The agents were overpowered both in numbers and in firepower. Although it is tragic that two innocent FBI agents had been killed, this case was an injustice to Peltier and he did not deserve the punishment given to him. The only thing the FBI had right was that two of their agents had been killed. They had poor leads and were determined to get a conviction for the murders and Peltier was their last chance. What failed to be verified was who killed the agents.
Ms. Petrocelli is contrasting his plea of innocent, by convincing the jury that he is guilty only because he was at the scene during the robbery-homicide was taken place. He is also being charged because he is associated with all three men that were physically involved in the murder of Mr. Nesbitt. This is insufficient evidence to prove that Mr. Harmon is guilty in this case. If this was accurate, then anybody who was at the scene of a crime should also be guilty. There
To begin with, Wargrave tries to bring justice to innocent victims, but ends up breaking the law in the process. He chooses to kill the guilty who cannot be touched by the law in order to avenge the lives that were lost due to those people. Justice Wargrave has no right to choose the punishments of individuals at fault, no matter how horrible the crime one has committed. But, he
In this case, we should be aware of the past tense verb ‘was’. Because Singleton became insane while in prison for felony capital murder, his death sentence became uncertain. Although it seems obvious there is an unstated premise and that is that his death sentence became uncertain. The validity of this argument is demonstrated by a deductive sequence. The argument is valid because the premise and conclusion are both true.
Why are we trying Bales? In the article “fReeBale-Yes!” English professor Michael Fisher introduces his readers to a recent crime committed by a US Army soldier who allegedly shot and killed 16-17 innocent lives while deployed on a tour in Afghanistan. Fisher states that Staff Sergeant Robert Bales should plead guilty for the charges against him whether he committed them or not. I personally respect Fishers argument although I strongly believe Bales has already established a foundation for a path towards his own freedom by receiving the right to be tried in the US rather than the country his crime was committed in. Fisher proposes valuable points about the possible outcome of this trial if Bales was to be set free by the American court system.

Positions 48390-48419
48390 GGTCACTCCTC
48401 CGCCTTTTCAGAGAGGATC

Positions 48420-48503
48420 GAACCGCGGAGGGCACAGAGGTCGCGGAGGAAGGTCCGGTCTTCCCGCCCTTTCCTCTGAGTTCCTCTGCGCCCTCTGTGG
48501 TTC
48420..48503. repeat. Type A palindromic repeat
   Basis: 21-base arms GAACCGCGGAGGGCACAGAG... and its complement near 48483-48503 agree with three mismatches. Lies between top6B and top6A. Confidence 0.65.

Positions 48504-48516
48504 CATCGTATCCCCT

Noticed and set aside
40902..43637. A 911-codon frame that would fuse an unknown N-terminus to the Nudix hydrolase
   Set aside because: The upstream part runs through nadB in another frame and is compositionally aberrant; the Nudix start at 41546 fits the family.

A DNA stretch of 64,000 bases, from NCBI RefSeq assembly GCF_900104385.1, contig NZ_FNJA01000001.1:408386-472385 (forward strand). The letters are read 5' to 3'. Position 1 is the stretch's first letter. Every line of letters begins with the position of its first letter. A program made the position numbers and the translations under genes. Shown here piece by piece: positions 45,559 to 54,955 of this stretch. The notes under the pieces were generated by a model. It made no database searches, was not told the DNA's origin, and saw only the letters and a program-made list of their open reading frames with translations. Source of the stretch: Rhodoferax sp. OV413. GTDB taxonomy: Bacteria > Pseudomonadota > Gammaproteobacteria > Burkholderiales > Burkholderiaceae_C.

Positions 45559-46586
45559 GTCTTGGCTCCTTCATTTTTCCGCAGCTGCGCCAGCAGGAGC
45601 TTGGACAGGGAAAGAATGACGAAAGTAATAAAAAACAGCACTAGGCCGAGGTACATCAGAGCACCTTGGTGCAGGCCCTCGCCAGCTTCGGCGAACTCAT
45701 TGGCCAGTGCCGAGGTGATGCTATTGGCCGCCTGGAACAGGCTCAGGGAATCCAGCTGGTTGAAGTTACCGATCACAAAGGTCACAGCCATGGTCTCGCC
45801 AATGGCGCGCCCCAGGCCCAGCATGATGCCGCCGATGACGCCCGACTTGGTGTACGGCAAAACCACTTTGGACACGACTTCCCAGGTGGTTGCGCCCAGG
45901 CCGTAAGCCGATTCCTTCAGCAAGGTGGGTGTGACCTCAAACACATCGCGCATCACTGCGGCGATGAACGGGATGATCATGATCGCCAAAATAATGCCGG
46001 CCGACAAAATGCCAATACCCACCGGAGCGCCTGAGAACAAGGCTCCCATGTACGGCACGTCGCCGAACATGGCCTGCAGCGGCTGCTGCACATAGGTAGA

CRIM JUS 105 September 12, 2012 Civil law vs Criminal law O.J Simpson Case November 2 1994, American Football Star and Actor, Orenthal James Simpson was accused by the People of the State of California of murdering Nicole Brown and Ronald Goldman. Simpson was found acquitted of the murder in a criminal trial and liable for wrongful death in a civil trial. How could he be responsible for the death of both Brown and Goldman in a civil case but acquitted in a criminal case? By examining how the American criminal justice system works in this case the audience can understand why O.J Simpson received the sentences that were bestowed upon him. Simpson was acquitted, meaning declared not guilty, for the murders of Nicole Brown and Ronald Goldman.
In 2007 a book titled If I Did It: Confessions of the Killer was released and many people considered this to be O.J.’s confession. Even though it wasn’t a direct confession courts could use the book as a guide to find more compelling evidence to convict him. The only problem with that is they can’t because The Double Jeopardy Rule prevents the courts from ever trying him again for the murder of his wife and her friend. Situations such as this one causes Americans to lose faith in the U.S Court System when they witness a guilty person get away with a crime where there is evidence that proves them guilty. Also this only encourages other criminals to believe that they have a chance of getting away with crimes, therefore increasing the crime rate.
In fact, the state of Texas has a reputation known for enforcing the death penalty. However, in all of the years mankind knowing of such barbaric punishment, can one actually say that it is just and applied fairly? Despite the fact that the death penalty may seem like justice, the death penalty is a barbaric act that is not applied fairly and is unjust to mankind because there have been innocent people convicted of crimes that they did not commit. Certain factors such as race, location, and money play a large part on how unjust and fair the death penalty is applied. The death penalty is a barbaric action that is unjust and applied unfairly to mankind because although half of the homicide victims are people of color, more than 80 percent of the prisoners executed were convicted of killing whites.
According to (Turvey, 2011), the term serial killer developed from an FBI profiler special agent; Robert K. Ressler. Ressler, depicts the offender as individuals who are obsessed with some type of fantasy that he or she has not been able to fulfill, therefore causing him or her to commit their next crime. The act that defines the serial killer is when there are two or more related murders. (Turvey, 2011, pg. 542) Serial killers are a complete headache for
The right to bear arms has by far been the most unequivocal mistake our founding fathers have ever made. Guns not only perpetuate violence, but they set a precedent for impending violence all throughout the world. Violence that would not happen if it were not for the use of guns. Adolf Hitler, a man who has seen first hand the destruction of gun control has stated: "The most foolish mistake we could possibly make would be to allow the subject races to possess arms. History shows that all conquerors who have allowed the subject races to carry arms have prepared their own downfall by so doing” Allowing people throughout the country to own a weapon will cause utter and complete chaos.